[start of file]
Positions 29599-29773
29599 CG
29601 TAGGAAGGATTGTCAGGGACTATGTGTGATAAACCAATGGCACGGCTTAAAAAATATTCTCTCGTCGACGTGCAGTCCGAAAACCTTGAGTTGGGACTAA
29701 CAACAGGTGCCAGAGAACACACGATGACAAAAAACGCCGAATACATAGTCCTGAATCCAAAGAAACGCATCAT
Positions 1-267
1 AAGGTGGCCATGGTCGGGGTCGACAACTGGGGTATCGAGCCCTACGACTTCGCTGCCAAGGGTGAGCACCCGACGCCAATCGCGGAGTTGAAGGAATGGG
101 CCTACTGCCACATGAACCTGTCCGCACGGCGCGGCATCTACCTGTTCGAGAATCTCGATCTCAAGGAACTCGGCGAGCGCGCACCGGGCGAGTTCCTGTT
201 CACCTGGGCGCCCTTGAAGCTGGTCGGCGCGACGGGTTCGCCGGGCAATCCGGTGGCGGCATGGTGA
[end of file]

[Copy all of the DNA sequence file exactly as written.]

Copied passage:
Positions 29599-29773
29599 CG
29601 TAGGAAGGATTGTCAGGGACTATGTGTGATAAACCAATGGCACGGCTTAAAAAATATTCTCTCGTCGACGTGCAGTCCGAAAACCTTGAGTTGGGACTAA
29701 CAACAGGTGCCAGAGAACACACGATGACAAAAAACGCCGAATACATAGTCCTGAATCCAAAGAAACGCATCAT
Positions 1-267
1 AAGGTGGCCATGGTCGGGGTCGACAACTGGGGTATCGAGCCCTACGACTTCGCTGCCAAGGGTGAGCACCCGACGCCAATCGCGGAGTTGAAGGAATGGG
101 CCTACTGCCACATGAACCTGTCCGCACGGCGCGGCATCTACCTGTTCGAGAATCTCGATCTCAAGGAACTCGGCGAGCGCGCACCGGGCGAGTTCCTGTT
201 CACCTGGGCGCCCTTGAAGCTGGTCGGCGCGACGGGTTCGCCGGGCAATCCGGTGGCGGCATGGTGA